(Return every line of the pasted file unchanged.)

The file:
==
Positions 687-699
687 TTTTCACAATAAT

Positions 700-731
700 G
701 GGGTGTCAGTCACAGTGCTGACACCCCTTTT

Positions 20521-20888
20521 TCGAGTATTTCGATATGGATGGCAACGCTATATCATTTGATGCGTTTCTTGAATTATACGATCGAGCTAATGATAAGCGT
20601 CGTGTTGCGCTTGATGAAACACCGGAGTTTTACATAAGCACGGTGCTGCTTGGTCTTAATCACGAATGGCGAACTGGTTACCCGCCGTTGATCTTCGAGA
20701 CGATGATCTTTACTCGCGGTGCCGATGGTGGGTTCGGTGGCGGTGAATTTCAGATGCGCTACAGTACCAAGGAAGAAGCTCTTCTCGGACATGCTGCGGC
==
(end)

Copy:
Positions 687-699
687 TTTTCACAATAAT

Positions 700-731
700 G
701 GGGTGTCAGTCACAGTGCTGACACCCCTTTT

Positions 20521-20888
20521 TCGAGTATTTCGATATGGATGGCAACGCTATATCATTTGATGCGTTTCTTGAATTATACGATCGAGCTAATGATAAGCGT
20601 CGTGTTGCGCTTGATGAAACACCGGAGTTTTACATAAGCACGGTGCTGCTTGGTCTTAATCACGAATGGCGAACTGGTTACCCGCCGTTGATCTTCGAGA
20701 CGATGATCTTTACTCGCGGTGCCGATGGTGGGTTCGGTGGCGGTGAATTTCAGATGCGCTACAGTACCAAGGAAGAAGCTCTTCTCGGACATGCTGCGGC